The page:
Space Agencies Need To Ensure Future Astronauts Can Survive Journey With Good Health

As space agencies prepare for longer duration flights to the Moon and Mars, they need to ensure that future astronauts can survive the journey. Preliminary studies suggest time spent in space does affect our health — and perhaps even alter our brains.

Space agencies need to ensure future astronauts can survive journey with good health

Space Agencies Need To Ensure Future Astronauts Can Survive Journey With Good Health : FOR MORE THAN 50 YEARS, HUMANS HAVE BEEN VENTURING OUT INTO SPACE, and yet little is known about the physical toll these long flights in microgravity take on the human body.

As space agencies prepare for longer duration flights to the Moon and Mars, they need to ensure that future astronauts can survive the journey. Preliminary studies suggest time spent in space does affect our health — and perhaps even alter our brains.

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A pair of recent studies identify potential solutions for a set of worrying symptoms that astronauts have shown following long duration spaceflight — namely, problems with metabolism, and bone and muscle loss.

The first study, published Tuesday in the journal Frontiers in Physiology, suggests that gut microbes could keep humans healthy during spaceflight. The second study, published Monday in the journal Proceedings of the National Academy of Sciences, suggests targeting a mechanism in human cells to help prevent the loss of bone and muscle mass.

MOTION SICKNESS — Being in a microgravity environment can often cause nausea, and reduce the appetite of astronauts, which can in turn disrupt their gut microbiome. The microbiome is the name given to community of microbes that live inside our bodies, controlling digestion and a host of other functions (and maybe even influencing our mental health).

Once in space, these changes can lead to malnourishment, making astronauts more prone to inflammation and infections, and other immune system deficits. It may also affect their mental health and cognitive abilities, according to the Frontiers study.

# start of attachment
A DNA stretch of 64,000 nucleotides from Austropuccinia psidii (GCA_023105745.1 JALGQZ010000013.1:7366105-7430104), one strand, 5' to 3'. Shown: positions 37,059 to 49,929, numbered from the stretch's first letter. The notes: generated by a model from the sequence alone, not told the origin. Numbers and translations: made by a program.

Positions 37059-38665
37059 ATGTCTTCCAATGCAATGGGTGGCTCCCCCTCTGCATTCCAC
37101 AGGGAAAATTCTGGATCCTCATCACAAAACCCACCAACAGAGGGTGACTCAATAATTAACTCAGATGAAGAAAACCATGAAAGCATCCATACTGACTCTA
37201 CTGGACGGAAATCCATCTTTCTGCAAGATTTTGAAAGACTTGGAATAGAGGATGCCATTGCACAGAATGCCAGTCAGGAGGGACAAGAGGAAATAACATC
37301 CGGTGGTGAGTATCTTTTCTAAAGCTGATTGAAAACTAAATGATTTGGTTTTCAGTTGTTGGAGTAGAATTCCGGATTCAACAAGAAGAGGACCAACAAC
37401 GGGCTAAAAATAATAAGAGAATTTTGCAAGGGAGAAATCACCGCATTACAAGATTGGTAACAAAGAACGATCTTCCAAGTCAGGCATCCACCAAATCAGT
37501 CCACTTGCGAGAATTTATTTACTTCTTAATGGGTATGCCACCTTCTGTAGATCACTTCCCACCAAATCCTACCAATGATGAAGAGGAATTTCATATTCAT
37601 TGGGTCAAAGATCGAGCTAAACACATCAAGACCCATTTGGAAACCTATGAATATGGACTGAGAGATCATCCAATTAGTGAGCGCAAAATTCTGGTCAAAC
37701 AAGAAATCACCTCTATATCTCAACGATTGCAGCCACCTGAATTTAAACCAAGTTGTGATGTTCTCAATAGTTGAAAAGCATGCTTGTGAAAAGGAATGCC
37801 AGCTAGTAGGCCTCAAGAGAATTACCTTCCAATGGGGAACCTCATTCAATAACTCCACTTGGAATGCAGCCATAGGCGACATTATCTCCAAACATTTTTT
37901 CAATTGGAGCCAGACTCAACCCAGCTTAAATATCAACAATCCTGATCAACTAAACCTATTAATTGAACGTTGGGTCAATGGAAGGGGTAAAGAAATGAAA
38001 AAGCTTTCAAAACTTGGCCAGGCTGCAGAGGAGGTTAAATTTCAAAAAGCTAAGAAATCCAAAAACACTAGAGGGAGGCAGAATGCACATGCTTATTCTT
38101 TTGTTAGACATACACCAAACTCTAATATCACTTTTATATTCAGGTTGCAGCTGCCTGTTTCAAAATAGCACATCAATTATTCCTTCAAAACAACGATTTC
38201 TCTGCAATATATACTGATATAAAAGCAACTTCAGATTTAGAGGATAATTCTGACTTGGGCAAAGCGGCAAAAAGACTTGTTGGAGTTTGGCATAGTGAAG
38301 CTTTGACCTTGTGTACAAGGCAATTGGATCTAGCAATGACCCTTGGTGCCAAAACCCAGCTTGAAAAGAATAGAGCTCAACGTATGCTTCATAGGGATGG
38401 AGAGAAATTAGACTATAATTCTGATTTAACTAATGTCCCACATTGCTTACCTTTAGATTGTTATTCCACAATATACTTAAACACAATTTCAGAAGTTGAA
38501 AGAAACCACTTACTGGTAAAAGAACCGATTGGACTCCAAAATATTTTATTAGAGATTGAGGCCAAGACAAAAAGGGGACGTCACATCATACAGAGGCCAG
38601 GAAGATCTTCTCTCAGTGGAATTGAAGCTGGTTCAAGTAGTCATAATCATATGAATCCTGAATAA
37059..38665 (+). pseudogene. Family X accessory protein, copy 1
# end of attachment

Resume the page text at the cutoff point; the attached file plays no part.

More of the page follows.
Previous research suggests astronauts tend to have similar gut microbiome as their peers while on space missions together. There’s also some indication they experience an increase in bacteria related to intestinal inflammation, while the bacteria associated with anti-inflammatory properties tend to decrease.

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“The well-being of the gut microbiome of space travelers should be among the primary goals of long-duration exploratory missions,” Martina Heer, professor at the University of Bonn, and co-author of the study, said in a statement.

“To ensure the success of the mission, we must not overlook the myriad of microorganisms that reside in our gastrointestinal tract and make sure they are in balance,” he said.

In order to promote astronauts’ healthy guts, the study suggests a change in typical space nutrition. The diet includes more probiotics and prebiotics, which are found in foods such as yogurt, pickles, and miso, or targeted supplements.

BUILDING UP BONE — The second study, which was done in mice, is focused on understanding bone and muscle health during longer duration periods of microgravity.

Being in a microgravity environment causes humans to lose some of their muscle and bone mass. This is despite attempts of enforcing regular exercise on spacecraft such as the International Space Station to help promote use of muscles.

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Targeting a cellular mechanism, known as the myostatin/activin-ActRIIB pathway, may prevent the loss of muscle mass, the study suggests. Myostatin and activin are secreted proteins that limit the growth of muscles and bones. Blocking these proteins has perviously been shown to prevent the loss of muscle for people undergoing treatment for cancer.

The study tested out this method on mice who were exposed to the same microgravity environment of the ISS for a total of 33 days.

Mice treated with the injections to block the proteins showed significant recovery to their muscle and bone mass loss once they had returned to “Earth” gravity.

The authors of this study suggest that a treatment could be developed for humans during long-duration spaceflight to prevent their loss of bone and muscle mass, too, but more work is needed to understand whether this method is applicable in humans.

Originally published at Inverse

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